September 10, 2004

C-Town Issues Discussed

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The Collegetown Neighborhood Council (CNC) met yesterday afternoon in the basement of St. Luke’s Lutheran Church to address the recent arrest of landlord David A. Church, community-wide concern about the “Collegetown Creeper,” and students’ calls for easier access to property-owners’ records.

The CNC, which gathers on the second Thursday of every month, acts as a public forum for members of the Cornell, Collegetown and Ithaca communities. Gary Stewart, assistant director of government and community relations at Cornell, chaired yesterday’s meeting, which included realtors, residents, business owners, administrative personnel from Cornell’s office of student life, and members of Ithaca’s Common Council.

After a brief discussion of how local law enforcement handled orientation-week parties, Stewart turned the group’s attention to the scandal surrounding Church. The landlord, accused of secretly videotaping his female tenants, pled not guilty to 10 charges of unlawful surveillance last week. Church owned properties on University Avenue and East Yates Street which were rented out by both Cornell and Ithaca College students.

Since Church was taken into custody, a number of students, including Gayraud Townsend ’05 (D-4th ward) and Michael Taylor ’05 (D-4th ward), have reemphasized the need for an online database that would make landlords’ compliance, property, and upkeep records more readily available to student renters.

Several Collegetown landlords, including Chris Anagnost ’65 and Kyle Couchman, were present at the CNC meeting. Anagnost noted that more prospective tenants are requesting certificates of compliance, and suggested that the documents be posted. Later, he condemned Church.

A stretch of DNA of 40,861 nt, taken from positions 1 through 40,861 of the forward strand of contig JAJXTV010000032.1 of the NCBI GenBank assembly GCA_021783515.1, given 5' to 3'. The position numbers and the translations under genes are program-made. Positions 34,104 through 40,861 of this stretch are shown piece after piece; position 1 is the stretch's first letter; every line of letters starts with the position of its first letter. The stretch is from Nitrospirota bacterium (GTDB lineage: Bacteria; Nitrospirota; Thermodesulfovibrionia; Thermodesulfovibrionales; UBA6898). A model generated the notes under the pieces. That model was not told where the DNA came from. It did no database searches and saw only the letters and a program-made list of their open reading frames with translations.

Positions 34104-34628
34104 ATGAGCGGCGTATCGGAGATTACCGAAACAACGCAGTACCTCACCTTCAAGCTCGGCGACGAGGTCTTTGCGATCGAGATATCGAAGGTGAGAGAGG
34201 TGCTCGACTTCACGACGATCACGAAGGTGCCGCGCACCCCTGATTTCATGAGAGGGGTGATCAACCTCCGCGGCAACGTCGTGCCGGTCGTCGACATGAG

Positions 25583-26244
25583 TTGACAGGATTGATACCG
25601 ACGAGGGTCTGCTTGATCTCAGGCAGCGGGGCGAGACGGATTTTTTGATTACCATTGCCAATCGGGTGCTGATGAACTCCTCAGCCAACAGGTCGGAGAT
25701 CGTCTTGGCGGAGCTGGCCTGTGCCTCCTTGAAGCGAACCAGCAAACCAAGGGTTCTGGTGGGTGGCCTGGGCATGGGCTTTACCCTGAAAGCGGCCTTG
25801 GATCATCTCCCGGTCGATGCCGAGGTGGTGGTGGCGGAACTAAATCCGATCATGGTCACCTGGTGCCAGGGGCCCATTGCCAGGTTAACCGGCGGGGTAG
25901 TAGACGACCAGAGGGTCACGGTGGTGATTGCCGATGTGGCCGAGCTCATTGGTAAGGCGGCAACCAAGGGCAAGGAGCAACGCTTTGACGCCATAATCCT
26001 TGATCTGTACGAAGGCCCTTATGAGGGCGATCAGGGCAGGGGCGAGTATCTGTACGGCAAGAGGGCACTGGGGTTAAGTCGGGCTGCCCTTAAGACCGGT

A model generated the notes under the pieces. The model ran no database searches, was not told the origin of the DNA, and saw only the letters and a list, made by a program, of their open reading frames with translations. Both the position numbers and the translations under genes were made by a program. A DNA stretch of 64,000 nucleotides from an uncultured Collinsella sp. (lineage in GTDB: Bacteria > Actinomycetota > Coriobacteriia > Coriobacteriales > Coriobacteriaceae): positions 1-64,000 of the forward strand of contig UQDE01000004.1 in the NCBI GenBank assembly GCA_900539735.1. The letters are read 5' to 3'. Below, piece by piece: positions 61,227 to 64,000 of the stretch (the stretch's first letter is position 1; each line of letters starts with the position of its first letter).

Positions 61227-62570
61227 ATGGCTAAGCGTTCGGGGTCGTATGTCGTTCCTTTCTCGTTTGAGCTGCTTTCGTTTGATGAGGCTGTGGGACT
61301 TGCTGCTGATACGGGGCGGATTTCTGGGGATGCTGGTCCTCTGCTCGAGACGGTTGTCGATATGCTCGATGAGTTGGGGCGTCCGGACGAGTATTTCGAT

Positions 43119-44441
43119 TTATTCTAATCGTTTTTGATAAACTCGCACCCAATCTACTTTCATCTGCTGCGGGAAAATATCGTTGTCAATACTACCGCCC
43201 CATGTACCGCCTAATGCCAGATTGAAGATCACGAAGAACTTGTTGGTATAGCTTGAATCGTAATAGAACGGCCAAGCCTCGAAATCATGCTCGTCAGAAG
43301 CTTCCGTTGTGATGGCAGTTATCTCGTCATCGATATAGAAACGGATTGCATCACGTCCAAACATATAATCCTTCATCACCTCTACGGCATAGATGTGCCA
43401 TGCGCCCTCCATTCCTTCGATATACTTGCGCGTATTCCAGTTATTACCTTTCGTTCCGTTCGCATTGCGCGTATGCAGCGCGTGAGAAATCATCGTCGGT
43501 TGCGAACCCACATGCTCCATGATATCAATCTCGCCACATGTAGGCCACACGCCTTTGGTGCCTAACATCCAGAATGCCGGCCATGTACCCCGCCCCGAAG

“[Church] gives landlords a bad name,” Anagnost said. “He casts an aspersion on the profession.”

Anagnost has had several tenants who have encountered the “Collegetown Creeper,” a peeping tom who has frightened more than 15 female students since September 2003 and remains at large. Yesterday morning, one of his tenants witnessed a prowler outside her window, and contacted him rather than the police.

“It’s important that the issue is dealt with,” Anagnost said. “And that it is brought to people’s attention.”

Tom Graziani, deputy chief of the Ithaca Police Department, encouraged students who see the Collegetown Creeper to call the police.

“We would consider a call about a peeping tom to be a high-priority call,” Graziani said. Couchman, who is employed by Poe Family Realty, is working with local law enforcement to place a high-resolution camera atop 401 College Avenue. If installed, the device could monitor the 200 block of College Avenue, and store recorded images for up to 30 days.

At the close of the meeting, Townsend, who serves on Ithaca’s Common Council with Taylor, communicated their shared optimism.

“Mike [Taylor] and I feel like we’re in a good position to strengthen ties between Cornell and the city,” Townsend said.

The two aldermen are working to secure funding for student positions at the Ithaca town hall. With adequate financial support, students could be hired to help scan and upload landlords’ records onto a website.

“Getting the word out is half the battle,” Townsend said. “Over the next couple of months, we hope to get the word out there.”

The next CNC meeting will be held on Thursday, October 14.

Archived article by David Gura
Sun Staff Writer